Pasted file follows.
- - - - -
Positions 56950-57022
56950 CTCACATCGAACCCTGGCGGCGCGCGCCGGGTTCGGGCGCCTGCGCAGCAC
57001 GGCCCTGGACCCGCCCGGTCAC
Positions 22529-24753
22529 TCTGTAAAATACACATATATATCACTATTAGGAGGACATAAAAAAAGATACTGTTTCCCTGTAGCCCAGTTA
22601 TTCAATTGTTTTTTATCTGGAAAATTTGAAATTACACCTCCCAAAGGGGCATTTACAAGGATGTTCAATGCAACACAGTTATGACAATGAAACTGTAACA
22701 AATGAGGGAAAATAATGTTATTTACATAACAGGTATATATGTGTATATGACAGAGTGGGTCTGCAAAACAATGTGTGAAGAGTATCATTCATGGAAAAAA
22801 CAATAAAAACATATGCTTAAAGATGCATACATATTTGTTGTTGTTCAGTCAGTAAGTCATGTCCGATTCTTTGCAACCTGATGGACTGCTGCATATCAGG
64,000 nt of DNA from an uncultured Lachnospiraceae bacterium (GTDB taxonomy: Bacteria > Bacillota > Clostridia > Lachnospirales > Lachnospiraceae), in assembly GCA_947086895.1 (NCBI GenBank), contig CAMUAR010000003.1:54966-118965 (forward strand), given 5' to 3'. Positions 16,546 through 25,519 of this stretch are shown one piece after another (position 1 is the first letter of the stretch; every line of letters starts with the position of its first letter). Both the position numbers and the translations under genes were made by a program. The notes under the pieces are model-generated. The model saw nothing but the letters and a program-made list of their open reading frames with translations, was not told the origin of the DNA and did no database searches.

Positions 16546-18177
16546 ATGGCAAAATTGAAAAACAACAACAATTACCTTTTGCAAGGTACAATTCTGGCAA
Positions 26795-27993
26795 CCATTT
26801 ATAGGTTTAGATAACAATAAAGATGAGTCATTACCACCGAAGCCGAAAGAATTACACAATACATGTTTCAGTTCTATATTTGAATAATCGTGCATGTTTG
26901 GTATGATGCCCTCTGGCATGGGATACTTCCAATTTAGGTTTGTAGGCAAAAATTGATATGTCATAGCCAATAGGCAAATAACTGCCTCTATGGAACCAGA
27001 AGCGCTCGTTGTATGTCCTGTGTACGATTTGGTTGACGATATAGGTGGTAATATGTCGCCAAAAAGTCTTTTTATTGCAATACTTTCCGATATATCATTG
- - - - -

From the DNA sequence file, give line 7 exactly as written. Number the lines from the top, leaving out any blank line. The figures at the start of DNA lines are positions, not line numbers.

22701 AATGAGGGAAAATAATGTTATTTACATAACAGGTATATATGTGTATATGACAGAGTGGGTCTGCAAAACAATGTGTGAAGAGTATCATTCATGGAAAAAA